A Mindful September

Written by Jessica Addeo

Back to school time elicits the age old question “How was school today” that often gets parents an answer such as “okay”. This year we would like to encourage parents to find ways to connect more with their children and school routines to foster more open lines of communication and connectedness. For starters, if asking your child about his or her school day feels like your pulling information out then try asking them to tell you 1 or 2 things about their day or a specific part of their day. Instead of “how was school today” you can try “What book did you read in circle time” or “What topic did you discuss in social studies”. You may get less information about the overall day but more information about a specific part of the day. From these questions you can branch out and ask your child more questions on the topic (“Oh that sounds like a funny book, what was your favorite part?”). Pay attention to your child’s social cues, when they are done sharing information it is best to drop it versus continuing to question them. This will help them feel comfortable to share with you without feeling like they are being interviewed.

Even though your child is the one going back to school, it can often feel like it is happening to you. Earlier mornings, hectic afternoons, homework, sports practice….the list goes on and on. Your child is watching you; how you handle these stressors and what the appropriate way to respond is. No one can do this perfectly all of the time, but showing your child ways that you regulate yourself and keep yourself calm amongst the chaos is a wonderful model for improved self-regulation. For example, you can make a list after school of what you need to do and what you want to do first, show this to your child. You can say out loud “I am feeling overwhelmed (my engine is running high or I’m in the yellow zone)” and then show them a coping strategy such as making your list or taking some deep breaths. For those moments when you don’t keep your composure or when the afternoon (or morning) goes completely belly up show them how to recover. This will happen to everyone and it is okay. At a later point in time you can point out to your child that you got really upset or had a really hard time, but that you are feeling better now. This will show your child that everyone goes through these ups and downs, it doesn’t make someone “bad” and that we all can recover and try better next time. Your own personal self-care can feel like the bottom of  the list; however, when your child sees you care for yourself they learn that taking care of themselves is okay. This taking care of themselves can be something like doing their OT exercises or taking a break. As a parent you can normalize this type of behavior with some modeling (and give yourself a much needed break!!)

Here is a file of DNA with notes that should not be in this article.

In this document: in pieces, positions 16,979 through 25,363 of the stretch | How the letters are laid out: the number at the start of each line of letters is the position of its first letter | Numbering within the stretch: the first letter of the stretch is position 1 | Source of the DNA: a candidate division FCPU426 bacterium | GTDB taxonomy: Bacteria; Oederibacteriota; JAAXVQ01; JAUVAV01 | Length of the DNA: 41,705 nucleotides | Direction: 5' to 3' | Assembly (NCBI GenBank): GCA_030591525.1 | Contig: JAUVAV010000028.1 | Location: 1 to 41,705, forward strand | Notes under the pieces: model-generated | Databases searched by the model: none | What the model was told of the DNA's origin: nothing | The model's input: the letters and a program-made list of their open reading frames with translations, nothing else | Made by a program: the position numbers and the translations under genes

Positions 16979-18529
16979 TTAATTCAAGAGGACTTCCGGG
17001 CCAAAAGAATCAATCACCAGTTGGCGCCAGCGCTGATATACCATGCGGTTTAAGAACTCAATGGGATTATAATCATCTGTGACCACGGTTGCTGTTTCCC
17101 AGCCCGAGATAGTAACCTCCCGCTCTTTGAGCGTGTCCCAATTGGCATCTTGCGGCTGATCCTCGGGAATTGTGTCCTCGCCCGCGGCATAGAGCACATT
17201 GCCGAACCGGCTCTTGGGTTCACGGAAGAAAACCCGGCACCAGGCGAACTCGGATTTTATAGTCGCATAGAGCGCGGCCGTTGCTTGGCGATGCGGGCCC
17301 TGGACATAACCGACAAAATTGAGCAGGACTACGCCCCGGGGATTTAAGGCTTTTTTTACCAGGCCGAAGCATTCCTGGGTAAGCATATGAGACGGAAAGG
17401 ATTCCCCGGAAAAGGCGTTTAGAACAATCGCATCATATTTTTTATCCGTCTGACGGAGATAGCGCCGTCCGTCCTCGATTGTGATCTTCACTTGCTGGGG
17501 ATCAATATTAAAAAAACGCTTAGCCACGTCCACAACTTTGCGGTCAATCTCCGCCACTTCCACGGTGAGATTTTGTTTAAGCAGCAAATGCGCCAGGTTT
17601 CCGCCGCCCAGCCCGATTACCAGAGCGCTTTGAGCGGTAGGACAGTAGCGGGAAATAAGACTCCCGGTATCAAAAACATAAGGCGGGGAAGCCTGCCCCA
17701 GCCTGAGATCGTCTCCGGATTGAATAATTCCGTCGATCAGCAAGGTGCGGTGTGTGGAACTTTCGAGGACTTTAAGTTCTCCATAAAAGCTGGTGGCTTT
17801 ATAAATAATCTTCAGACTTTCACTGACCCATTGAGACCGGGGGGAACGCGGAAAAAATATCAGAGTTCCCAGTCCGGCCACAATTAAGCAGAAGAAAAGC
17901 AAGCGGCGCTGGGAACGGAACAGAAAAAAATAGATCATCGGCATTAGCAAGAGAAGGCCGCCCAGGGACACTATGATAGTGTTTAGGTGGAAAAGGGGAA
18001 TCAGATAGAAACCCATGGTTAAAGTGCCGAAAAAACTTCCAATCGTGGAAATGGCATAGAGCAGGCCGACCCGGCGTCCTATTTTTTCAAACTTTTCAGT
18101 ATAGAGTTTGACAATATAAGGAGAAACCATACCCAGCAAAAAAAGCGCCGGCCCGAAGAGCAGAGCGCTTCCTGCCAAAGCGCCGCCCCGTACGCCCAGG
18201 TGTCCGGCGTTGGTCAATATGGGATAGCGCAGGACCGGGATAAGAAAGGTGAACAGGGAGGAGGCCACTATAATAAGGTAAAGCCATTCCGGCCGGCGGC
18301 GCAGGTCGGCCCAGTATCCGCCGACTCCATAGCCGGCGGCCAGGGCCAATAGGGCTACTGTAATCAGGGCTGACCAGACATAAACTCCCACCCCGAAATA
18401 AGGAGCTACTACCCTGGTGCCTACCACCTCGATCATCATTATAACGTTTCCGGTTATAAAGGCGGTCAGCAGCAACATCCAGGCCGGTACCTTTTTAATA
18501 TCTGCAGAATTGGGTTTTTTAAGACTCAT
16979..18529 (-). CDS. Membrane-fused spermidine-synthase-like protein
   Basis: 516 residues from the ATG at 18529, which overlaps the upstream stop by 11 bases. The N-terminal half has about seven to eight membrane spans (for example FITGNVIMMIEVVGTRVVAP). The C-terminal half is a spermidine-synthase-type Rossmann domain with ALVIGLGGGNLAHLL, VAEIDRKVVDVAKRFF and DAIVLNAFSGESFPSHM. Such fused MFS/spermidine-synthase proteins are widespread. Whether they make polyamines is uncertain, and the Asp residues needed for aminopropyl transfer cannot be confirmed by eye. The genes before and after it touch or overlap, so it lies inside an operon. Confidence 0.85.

It can be challenging to take this modeling and help your child integrate it into the way they think about and view themselves. Once practice you can try it asking them to tell you one “good” or “positive” thing about their day and one thing that happened that didn’t feel good or go well. By asking them about both ends of the spectrum you let your child know that it is okay to make less than stellar choices and that you are open to hearing about these moments too. It also begins to foster a process of insight into ones day which in turn can be used to encourage better choices going forward. This is a wonderful practice to do in the evening as reflection and then maybe bring up the next morning to facilitate a different outcome. For example, “Yesterday you said you had a hard time calming down after recess, maybe today you can do some chair pushups when you get back to class and see if that helps”.

For younger children reach out to your treating therapist and inquire about a social story. If there is a certain behavior or difficulty your child is having we can construct a social story around it as a way for you to discuss this with your child. Some examples include listening, interrupting, personal space, or circle time (this is not an all-inclusive list, we can write a social story for almost anything!). A social story about circle time might go something like this (with pictures included):

Circle time:

In circle time I listen to the teacher.
If I talk to the other kids, the teacher will be upset because I’m not paying attention to her.
The other kids might also get upset because I am not listening to the rules.
When I listen to the teacher, I learn.
Learning is fun; I can remember to listen to the teacher.

Many of our clients have been coming to see us for some time and have solid home programs and sensory strategies in place. September is the time to put these strategies into practice, don’t wait until October or November when maybe things are not going so well to try and troubleshoot. If you know a picture schedule helps organize your morning or evening routine, have one going in September. If you know your child needs sensory breaks in the morning, throughout the school day or afterschool, put that in play the first week of school (and reach out to your child’s teacher early on in the month). Summertime often allows for a lot of sensory input, build on that solid foundation by continuing to give your child as much input as possible as they shift over to more sitting and focus during the school day.  If you are not sure how to support your child’s transition to the school year talk to your treating occupational therapist during the first or second week of school. We can help you come up with strategies for home and reach out to your child’s teacher to get support in place before things potentially escalate.

We hope everyone has a wonderful back to school and Positive Steps is here for you throughout the 2017-2018 school year with any questions or concerns!

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